"People are always looking for easy ways to address racial economic inequality," Mr. Darity said.

David Wilson, president of Morgan State University, a historically black institution, says that financial-literacy programs "overshadow the real issues here, and those issues are the tremendous disparities we have in this country with wealth."

"I was the first in my family to go to college," he said. "My parents could not give me anything towards my college expenses. I don’t care how much financial literacy I received or they received, the money was just not there."

“My parents could not give me anything towards my college expenses. I don't care how much financial literacy I received or they received, the money was just not there.”

At Morgan State, where nearly 60 percent of students are eligible for federal Pell Grants, students are confronted with just one choice: Take out a big loan or remain poor, Mr. Wilson said.

"I decided, like scores of students like me, that I was not going to live a life in poverty, even if I had to end up borrowing an ungodly amount of money, which I did," said Mr. Wilson, who thinks he owed $100,000 by the time he completed four postsecondary degrees, including a doctorate in administration, planning and social policy from Harvard University. "That is the price that students living in poverty unfortunately must pay if they are committed to breaking the cycle of poverty through higher education."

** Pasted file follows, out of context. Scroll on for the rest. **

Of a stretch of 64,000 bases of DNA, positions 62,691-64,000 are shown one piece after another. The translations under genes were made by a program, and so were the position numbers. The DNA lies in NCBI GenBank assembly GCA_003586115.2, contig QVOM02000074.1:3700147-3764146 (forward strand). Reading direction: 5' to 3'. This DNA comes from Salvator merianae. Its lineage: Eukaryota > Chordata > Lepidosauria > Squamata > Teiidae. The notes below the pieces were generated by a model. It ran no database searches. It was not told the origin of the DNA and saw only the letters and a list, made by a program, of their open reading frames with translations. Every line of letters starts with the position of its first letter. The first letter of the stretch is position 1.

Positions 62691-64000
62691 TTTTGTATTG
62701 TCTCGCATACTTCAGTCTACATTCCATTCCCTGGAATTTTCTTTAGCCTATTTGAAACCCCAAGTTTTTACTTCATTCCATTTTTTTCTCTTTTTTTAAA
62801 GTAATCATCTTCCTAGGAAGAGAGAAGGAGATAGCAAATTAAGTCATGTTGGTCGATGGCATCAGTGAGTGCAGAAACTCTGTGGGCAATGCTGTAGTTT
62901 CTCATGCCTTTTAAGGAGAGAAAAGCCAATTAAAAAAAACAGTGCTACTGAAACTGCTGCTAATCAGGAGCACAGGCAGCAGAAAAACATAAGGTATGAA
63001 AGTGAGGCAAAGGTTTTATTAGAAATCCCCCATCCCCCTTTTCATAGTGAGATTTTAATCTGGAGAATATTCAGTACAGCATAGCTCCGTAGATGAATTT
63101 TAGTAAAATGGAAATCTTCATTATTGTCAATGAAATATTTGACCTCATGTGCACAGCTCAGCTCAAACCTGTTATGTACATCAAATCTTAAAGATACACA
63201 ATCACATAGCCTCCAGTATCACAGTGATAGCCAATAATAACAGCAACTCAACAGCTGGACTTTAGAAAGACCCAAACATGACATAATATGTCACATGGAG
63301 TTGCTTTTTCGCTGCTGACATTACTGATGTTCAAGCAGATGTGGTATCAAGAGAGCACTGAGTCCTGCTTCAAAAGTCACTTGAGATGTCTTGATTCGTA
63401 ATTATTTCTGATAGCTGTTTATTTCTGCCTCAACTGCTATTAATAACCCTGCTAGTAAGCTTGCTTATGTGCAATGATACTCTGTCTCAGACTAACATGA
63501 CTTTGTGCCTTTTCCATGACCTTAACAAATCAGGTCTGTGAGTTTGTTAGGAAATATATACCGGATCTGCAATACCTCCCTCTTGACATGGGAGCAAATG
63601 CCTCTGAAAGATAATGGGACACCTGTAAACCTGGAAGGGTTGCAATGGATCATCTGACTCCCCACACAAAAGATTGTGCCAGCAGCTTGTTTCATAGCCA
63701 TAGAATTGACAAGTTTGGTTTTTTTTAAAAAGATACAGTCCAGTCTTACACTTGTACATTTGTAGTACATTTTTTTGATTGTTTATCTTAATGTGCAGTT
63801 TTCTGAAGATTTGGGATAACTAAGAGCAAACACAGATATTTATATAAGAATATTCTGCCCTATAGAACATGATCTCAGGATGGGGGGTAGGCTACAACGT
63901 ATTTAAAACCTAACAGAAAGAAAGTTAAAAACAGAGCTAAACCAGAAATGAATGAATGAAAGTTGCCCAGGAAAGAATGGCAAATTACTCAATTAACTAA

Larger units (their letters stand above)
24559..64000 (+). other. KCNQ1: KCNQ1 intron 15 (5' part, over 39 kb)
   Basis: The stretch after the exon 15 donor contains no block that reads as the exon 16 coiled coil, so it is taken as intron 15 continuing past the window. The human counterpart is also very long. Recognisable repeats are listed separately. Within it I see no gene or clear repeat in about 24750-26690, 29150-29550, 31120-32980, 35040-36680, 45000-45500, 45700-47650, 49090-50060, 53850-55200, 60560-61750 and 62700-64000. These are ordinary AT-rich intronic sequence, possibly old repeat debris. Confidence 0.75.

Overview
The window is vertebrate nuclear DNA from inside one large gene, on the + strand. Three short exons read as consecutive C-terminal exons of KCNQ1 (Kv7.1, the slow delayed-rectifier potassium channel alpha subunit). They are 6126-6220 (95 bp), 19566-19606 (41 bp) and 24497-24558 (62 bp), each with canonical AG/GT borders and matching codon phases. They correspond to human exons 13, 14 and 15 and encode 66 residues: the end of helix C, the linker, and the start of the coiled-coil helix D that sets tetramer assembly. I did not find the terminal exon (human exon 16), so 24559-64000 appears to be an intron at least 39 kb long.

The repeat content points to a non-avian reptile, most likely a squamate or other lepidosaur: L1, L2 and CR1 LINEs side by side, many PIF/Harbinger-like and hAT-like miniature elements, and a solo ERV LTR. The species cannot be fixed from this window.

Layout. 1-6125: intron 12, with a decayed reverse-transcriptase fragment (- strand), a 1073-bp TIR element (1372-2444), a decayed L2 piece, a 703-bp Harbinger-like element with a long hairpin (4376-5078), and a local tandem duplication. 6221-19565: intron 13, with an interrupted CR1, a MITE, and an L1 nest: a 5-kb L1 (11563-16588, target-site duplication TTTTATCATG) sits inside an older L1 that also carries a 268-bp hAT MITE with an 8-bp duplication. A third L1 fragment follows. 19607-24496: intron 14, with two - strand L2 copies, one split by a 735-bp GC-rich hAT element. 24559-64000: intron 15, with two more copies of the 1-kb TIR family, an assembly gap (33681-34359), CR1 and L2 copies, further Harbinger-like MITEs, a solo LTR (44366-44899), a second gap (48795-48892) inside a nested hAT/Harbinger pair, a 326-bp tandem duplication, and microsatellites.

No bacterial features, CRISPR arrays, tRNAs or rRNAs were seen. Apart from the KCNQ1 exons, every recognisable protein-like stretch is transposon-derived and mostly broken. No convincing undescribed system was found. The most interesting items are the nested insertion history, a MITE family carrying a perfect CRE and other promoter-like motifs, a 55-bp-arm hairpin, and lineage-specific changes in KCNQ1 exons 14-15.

Case for Financial Literacy

Sara Goldrick-Rab, an outspoken advocate of free college, seized upon the Hamilton-Darity paper as an argument for increasing funding for higher education. She trumpeted the researchers’ work this week on Medium in a post titled "Shut Up About Financial Literacy."

"It’s not that students of color — or students from low-income families — don’t understand the importance of saving," wrote Ms. Goldrick-Rab, a professor of higher-education policy and sociology at Temple University. "It’s that they don’t have money to save!"

But proponents of financial literacy say the programs can benefit even the poorest students. At the University of Kentucky, which recently announced plans to dramatically reduce its use of merit-based financial aid in favor of need-based aid, about 60 percent of freshmen take an orientation course that includes a financial-literacy component. This spring, the university teamed up with iGrad, a private company, to offer additional help for students on their "continued financial wellness journey."